Compound-Specific 1D 1H NMR Pulse Sequence Selection for Metabolomics Analyses

Upendra Singh, Shuruq Alsuhaymi, Ruba Al-Nemi, Abdul Hamid Emwas*, Mariusz Jaremko*

*Corresponding author for this work

Research output: Contribution to journalArticlepeer-review

6 Scopus citations


NMR-based metabolomics approaches have been used in a wide range of applications, for example, with medical, plant, and marine samples. One-dimensional (1D) 1H NMR is routinely used to find out biomarkers in biofluids such as urine, blood plasma, and serum. To mimic biological conditions, most NMR studies have been carried out in an aqueous solution where the high intensity of the water peak is a major problem in obtaining a meaningful spectrum. Different methods have been used to suppress the water signal, including 1D Carr-Purcell-Meiboom-Gill (CPMG) presat, consisting of a T2 filter to suppress macromolecule signals and reduce the humped curve in the spectrum. 1D nuclear Overhauser enhancement spectroscopy (NOESY) is another method for water suppression that is used routinely in plant samples with fewer macromolecules than in biofluid samples. Other common 1D 1H NMR methods such as 1D 1H presat and 1D 1H ES have simple pulse sequences; their acquisition parameters can be set easily. The proton with presat has just one pulse and the presat block causes water suppression, while other 1D 1H NMR methods including those mentioned above have more pulses. However, it is not well known in metabolomics studies because it is used only occasionally and in a few types of samples by metabolomics experts. Another effective method is excitation sculpting to suppress water. Herein, we evaluate the effect of method selection on signal intensities of commonly detected metabolites. Different classes of samples including biofluid, plant, and marine samples were investigated, and recommendations on the advantages and limitations of each method are presented.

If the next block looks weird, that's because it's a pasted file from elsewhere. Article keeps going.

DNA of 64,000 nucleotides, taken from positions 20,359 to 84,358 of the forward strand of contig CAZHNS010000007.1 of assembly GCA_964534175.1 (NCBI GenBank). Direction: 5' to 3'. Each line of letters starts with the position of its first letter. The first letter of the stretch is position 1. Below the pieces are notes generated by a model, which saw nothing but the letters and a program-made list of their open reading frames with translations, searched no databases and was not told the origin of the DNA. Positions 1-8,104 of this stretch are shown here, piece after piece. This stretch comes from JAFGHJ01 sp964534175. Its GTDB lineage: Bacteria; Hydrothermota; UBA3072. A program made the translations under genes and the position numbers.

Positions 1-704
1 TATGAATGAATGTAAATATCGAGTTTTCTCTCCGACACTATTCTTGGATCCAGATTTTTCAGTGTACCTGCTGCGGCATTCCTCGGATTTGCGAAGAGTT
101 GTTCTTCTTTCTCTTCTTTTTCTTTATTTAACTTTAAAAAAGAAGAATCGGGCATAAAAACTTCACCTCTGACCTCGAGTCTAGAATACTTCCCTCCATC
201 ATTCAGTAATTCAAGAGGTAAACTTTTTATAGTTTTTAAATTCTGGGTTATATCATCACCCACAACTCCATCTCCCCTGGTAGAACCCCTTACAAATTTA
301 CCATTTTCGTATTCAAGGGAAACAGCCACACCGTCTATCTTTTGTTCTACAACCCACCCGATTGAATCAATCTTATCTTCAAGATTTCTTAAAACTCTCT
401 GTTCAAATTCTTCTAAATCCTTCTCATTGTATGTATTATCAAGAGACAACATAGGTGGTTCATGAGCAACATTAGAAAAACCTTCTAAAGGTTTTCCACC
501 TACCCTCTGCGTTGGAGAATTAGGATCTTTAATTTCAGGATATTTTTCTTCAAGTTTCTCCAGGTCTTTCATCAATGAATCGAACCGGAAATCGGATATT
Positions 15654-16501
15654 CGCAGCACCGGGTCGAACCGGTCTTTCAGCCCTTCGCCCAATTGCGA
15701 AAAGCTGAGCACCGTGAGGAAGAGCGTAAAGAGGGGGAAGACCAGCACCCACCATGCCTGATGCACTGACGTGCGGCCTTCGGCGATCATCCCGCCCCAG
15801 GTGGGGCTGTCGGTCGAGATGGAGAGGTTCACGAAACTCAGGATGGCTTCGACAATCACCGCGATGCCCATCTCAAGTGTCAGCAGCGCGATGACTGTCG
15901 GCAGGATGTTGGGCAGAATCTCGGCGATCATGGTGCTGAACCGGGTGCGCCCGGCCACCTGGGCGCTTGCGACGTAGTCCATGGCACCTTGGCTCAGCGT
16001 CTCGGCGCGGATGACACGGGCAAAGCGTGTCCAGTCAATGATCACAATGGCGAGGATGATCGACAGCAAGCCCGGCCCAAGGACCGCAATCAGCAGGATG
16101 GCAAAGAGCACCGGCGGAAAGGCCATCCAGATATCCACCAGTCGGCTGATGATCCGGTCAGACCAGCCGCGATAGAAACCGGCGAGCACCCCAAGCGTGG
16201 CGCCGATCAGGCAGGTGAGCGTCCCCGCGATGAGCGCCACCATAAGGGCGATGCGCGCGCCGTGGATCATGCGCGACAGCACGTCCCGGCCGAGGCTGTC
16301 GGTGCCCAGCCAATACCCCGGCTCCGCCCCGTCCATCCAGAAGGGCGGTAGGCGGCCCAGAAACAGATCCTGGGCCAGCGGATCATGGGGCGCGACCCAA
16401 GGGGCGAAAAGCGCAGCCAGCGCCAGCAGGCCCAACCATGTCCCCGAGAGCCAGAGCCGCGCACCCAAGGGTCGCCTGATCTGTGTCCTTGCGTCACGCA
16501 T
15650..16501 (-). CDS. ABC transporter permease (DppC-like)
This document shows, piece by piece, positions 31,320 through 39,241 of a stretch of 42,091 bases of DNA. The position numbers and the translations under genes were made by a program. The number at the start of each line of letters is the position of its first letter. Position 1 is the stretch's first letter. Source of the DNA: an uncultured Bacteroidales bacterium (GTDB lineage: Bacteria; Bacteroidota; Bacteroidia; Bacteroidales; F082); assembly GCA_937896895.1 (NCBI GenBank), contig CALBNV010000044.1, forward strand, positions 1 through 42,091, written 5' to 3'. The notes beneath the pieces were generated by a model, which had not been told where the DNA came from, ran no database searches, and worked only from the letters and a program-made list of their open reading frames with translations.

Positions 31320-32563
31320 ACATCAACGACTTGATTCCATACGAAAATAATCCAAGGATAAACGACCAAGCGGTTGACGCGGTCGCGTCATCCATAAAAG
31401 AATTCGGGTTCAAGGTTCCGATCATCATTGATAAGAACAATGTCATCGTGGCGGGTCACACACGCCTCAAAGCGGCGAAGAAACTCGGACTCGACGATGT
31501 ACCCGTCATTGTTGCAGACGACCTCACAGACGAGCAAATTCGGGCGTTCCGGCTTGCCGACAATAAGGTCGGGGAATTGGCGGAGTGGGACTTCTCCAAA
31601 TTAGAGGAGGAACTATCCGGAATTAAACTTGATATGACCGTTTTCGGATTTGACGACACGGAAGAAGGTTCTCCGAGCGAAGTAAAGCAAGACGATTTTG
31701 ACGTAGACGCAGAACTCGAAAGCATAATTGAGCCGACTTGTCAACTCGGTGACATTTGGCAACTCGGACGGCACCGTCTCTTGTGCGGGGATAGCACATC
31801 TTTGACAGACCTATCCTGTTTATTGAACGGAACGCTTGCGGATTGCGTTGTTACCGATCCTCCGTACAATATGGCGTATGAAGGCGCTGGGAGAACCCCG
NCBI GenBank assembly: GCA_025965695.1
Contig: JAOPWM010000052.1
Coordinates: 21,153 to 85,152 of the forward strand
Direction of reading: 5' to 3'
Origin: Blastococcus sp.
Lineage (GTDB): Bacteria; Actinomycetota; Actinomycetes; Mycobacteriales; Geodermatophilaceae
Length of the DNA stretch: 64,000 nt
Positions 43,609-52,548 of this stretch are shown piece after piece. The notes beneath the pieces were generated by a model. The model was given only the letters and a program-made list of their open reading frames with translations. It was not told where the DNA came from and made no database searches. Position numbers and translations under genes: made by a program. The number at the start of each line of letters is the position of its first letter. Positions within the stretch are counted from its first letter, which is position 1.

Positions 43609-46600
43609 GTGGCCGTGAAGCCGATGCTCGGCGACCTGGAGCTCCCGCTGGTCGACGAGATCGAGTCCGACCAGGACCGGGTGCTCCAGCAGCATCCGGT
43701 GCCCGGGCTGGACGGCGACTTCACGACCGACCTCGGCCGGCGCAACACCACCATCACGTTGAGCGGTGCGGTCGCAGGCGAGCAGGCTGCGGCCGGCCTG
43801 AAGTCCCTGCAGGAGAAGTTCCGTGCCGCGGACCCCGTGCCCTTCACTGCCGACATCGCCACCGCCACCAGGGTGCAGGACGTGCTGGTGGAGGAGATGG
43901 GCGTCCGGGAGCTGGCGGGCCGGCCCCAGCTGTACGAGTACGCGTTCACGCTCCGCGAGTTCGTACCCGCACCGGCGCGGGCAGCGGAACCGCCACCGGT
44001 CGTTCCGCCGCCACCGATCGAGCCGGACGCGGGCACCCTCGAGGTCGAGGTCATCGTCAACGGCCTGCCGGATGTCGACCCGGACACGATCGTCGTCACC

Original languageEnglish (US)
Pages (from-to)23651-23663
Number of pages13
Issue number26
StatePublished - Jul 4 2023

ASJC Scopus subject areas

  • General Chemistry
  • General Chemical Engineering


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